Dementia

What is Dementia?

From the Caregiver’s Handbook by Kathryn R. Burke

Dementia is not a specific disease. It’s symptom, or a group of symptoms, related to memory loss and decline in thinking ability that negatively affect a person’s ability to perform daily activities. Dementia can be a symptom of  Alzheimer’s Disease (AD), but not always. It could be a symptom of something else. Compare it to a bad headache. Lots of things, like the flu, a fall, something you ate, or something really serious, like traumatic brain injury or stroke could cause your head to hurt, some worse than others, some curable, some not. Same with dementia—different things can cause it, some are fixable, some aren’t.

The most common form of dementia is  Alzheimer’s Disease (AD), which accounts for 60 to 80 percent of progressive dementia—you can’t reverse or cure it. There are some prescriptive medicines (drugs) that can slow it down, but none can stop it. Vascular Dementia is probably the second most common form of dementia, but it is (generally) treatable, and therefore not always classified as ‘progressive’ dementia.  Lewy Body Dementia (Dementia with Lewy Bodies, or DLB) is the second most common form of progressive dementia (although still often mis-diagnosed). Like AD, it’s a one-way, downhill journey. You cannot reverse it and there is no cure. And, most drugs either don’t help…or make it worse! So for Caregivers, helping someone with AD or DLB (or both; they often co-occur) will mean escalating care needs and reliance on behavioral therapy rather than meds. Whatever the cause of the dementia, as memory declines, you will eventually be a 24/7 caregiver, and in the final stages, most likely choose to move your Careé to a memory care unit in a skilled nursing facility. (Don’t wait till the last minute to research the ones in your area. Do it now, together.)

Dealing with a Dementia Diagnosis

A dementia diagnosis, when it comes, can be (and usually is) frightening. Many patients and their families refuse to accept it, and fight it once they do. Accepting the diagnosis, whatever the cause and symptoms, is the first step in caregiving. Learning to managing care for BOTH caregiver and Careé is the next step, and it takes team work. You are the Team Leader. As your Careé’s memory declines (or fluctuates and falters, as with DLB), it’s really up to you, the Caregiver, to learn and adopt the behaviors that will help you both deal with the underlying disease. It’s also important to work with your doctor and figure out what’s causing the dementia, because symptom management, prognosis, and medical therapies are not the same for all forms of dementia. Remember, dementia is not a disease, it’s symptom of a disease.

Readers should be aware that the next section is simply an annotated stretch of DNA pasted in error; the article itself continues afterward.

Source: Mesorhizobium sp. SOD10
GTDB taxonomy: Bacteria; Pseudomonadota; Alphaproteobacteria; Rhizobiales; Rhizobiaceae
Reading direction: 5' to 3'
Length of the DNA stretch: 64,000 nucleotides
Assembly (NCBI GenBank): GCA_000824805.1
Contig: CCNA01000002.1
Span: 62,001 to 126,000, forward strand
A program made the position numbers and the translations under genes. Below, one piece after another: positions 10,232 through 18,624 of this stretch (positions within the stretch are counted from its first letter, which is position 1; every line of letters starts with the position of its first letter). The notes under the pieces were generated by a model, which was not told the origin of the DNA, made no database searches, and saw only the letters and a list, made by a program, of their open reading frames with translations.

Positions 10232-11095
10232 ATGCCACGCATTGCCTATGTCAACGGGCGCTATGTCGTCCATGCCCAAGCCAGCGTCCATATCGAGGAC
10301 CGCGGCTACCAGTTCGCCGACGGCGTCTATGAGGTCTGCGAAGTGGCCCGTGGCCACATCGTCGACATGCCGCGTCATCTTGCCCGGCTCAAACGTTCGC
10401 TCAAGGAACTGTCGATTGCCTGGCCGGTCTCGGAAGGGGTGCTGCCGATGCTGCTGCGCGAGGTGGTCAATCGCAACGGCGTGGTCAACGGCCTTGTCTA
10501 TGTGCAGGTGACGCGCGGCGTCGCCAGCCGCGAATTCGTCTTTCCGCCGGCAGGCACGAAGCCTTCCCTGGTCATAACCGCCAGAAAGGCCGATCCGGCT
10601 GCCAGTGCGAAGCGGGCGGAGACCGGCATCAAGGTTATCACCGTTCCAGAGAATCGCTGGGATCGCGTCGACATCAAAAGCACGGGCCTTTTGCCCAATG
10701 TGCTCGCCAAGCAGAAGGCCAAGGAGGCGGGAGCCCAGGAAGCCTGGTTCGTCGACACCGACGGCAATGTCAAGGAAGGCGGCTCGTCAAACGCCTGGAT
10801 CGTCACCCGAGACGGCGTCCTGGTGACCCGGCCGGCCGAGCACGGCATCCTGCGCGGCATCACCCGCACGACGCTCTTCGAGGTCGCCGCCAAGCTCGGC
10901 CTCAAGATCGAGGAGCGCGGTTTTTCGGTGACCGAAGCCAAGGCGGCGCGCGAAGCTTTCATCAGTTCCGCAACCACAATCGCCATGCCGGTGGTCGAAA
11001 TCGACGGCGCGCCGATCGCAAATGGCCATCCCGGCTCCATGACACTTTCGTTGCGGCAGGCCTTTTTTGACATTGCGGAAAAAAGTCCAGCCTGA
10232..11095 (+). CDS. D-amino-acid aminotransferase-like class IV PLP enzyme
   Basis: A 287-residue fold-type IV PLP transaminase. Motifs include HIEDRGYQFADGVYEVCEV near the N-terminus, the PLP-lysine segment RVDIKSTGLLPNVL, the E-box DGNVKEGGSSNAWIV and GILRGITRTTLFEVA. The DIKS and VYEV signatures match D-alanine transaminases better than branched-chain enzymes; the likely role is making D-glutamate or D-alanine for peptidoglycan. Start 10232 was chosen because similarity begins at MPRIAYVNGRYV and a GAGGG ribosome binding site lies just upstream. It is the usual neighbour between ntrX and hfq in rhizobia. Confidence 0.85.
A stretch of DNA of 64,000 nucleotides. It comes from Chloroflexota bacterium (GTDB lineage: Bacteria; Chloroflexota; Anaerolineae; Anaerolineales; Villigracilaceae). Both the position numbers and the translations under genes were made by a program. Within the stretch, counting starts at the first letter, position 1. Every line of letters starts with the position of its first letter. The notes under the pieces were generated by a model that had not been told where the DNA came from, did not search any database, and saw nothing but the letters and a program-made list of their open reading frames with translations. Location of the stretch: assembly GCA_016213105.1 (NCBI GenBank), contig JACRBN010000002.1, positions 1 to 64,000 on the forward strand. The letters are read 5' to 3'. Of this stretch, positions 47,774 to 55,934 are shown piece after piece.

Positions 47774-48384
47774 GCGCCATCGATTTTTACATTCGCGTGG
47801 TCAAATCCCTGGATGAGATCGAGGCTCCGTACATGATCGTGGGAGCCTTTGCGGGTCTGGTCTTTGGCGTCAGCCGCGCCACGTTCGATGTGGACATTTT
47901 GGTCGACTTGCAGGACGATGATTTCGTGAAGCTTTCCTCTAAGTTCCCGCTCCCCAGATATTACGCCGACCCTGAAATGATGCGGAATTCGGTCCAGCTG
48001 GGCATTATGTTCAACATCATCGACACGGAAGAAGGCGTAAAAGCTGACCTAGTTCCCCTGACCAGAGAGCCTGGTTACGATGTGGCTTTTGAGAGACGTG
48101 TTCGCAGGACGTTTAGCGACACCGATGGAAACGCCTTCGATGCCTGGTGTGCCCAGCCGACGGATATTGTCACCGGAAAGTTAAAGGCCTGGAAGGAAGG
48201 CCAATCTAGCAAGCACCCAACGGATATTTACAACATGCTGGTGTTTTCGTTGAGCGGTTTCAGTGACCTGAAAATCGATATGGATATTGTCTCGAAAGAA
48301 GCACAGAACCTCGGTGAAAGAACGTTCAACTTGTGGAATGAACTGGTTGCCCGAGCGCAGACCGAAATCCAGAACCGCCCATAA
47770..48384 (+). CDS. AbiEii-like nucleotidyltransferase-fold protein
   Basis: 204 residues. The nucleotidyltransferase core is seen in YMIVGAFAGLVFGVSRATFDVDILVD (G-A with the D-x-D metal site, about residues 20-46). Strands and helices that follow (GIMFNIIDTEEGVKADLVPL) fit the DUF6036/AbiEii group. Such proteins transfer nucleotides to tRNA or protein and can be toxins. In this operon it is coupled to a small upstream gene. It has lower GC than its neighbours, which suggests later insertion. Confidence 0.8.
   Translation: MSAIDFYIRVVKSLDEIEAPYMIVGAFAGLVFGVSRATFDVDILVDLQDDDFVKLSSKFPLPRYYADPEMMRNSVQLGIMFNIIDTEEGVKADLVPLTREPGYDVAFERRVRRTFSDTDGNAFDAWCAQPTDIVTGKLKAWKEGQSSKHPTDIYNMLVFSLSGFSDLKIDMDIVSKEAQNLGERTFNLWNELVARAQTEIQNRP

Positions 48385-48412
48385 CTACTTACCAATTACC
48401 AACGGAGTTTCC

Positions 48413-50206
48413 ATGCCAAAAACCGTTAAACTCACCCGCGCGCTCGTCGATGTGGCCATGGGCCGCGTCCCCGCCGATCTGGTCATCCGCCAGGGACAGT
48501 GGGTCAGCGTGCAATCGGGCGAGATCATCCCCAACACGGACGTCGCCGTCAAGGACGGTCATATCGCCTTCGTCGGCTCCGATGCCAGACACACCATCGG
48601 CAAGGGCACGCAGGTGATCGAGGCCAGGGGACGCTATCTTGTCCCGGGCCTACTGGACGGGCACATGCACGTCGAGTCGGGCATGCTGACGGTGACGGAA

Finding Help
Wherever you are on your journey, whether you know the causes of the dementia or understand its symptoms or how to manage them, find people who can help you cope. Because that’s what you are doing, or trying to do: cope. Medical providers can help, but their time is limited. You need to talk to people who have been there, are there, are headed there with you. And that means, you join a Caregiver’s Support Group!  If you can find a group near you, go. No excuses. Go. Many families are dealing with dementia. You are not alone. Reach out beyond your neighborhood.  Go online. Read, join forums and online support groups. Learn to recognize symptoms and understand how to manage them. Keep a journal—for yourself, and to share with medical providers.

Most important, maintain your own emotional balance and physical health. Stay positive. It’s a tall order.  Here are some links that may help you. You are not alone.

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